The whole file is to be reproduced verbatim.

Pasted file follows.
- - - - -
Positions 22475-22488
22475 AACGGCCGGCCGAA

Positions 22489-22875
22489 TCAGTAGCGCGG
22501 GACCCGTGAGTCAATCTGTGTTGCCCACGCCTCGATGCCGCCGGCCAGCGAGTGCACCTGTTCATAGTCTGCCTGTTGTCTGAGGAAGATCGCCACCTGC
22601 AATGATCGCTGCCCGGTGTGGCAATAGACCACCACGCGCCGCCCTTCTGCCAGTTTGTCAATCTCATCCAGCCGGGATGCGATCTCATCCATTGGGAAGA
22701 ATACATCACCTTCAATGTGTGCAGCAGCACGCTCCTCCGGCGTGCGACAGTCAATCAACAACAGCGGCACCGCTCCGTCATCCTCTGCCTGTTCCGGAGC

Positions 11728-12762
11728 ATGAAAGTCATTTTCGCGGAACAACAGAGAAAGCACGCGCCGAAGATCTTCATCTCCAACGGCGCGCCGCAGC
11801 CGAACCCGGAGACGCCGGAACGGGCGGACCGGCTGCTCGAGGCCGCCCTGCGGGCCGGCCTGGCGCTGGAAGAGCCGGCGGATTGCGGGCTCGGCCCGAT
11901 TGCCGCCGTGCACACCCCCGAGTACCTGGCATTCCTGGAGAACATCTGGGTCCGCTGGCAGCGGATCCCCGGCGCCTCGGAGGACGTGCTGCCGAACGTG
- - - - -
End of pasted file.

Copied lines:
Positions 22475-22488
22475 AACGGCCGGCCGAA

Positions 22489-22875
22489 TCAGTAGCGCGG
22501 GACCCGTGAGTCAATCTGTGTTGCCCACGCCTCGATGCCGCCGGCCAGCGAGTGCACCTGTTCATAGTCTGCCTGTTGTCTGAGGAAGATCGCCACCTGC
22601 AATGATCGCTGCCCGGTGTGGCAATAGACCACCACGCGCCGCCCTTCTGCCAGTTTGTCAATCTCATCCAGCCGGGATGCGATCTCATCCATTGGGAAGA
22701 ATACATCACCTTCAATGTGTGCAGCAGCACGCTCCTCCGGCGTGCGACAGTCAATCAACAACAGCGGCACCGCTCCGTCATCCTCTGCCTGTTCCGGAGC

Positions 11728-12762
11728 ATGAAAGTCATTTTCGCGGAACAACAGAGAAAGCACGCGCCGAAGATCTTCATCTCCAACGGCGCGCCGCAGC
11801 CGAACCCGGAGACGCCGGAACGGGCGGACCGGCTGCTCGAGGCCGCCCTGCGGGCCGGCCTGGCGCTGGAAGAGCCGGCGGATTGCGGGCTCGGCCCGAT
11901 TGCCGCCGTGCACACCCCCGAGTACCTGGCATTCCTGGAGAACATCTGGGTCCGCTGGCAGCGGATCCCCGGCGCCTCGGAGGACGTGCTGCCGAACGTG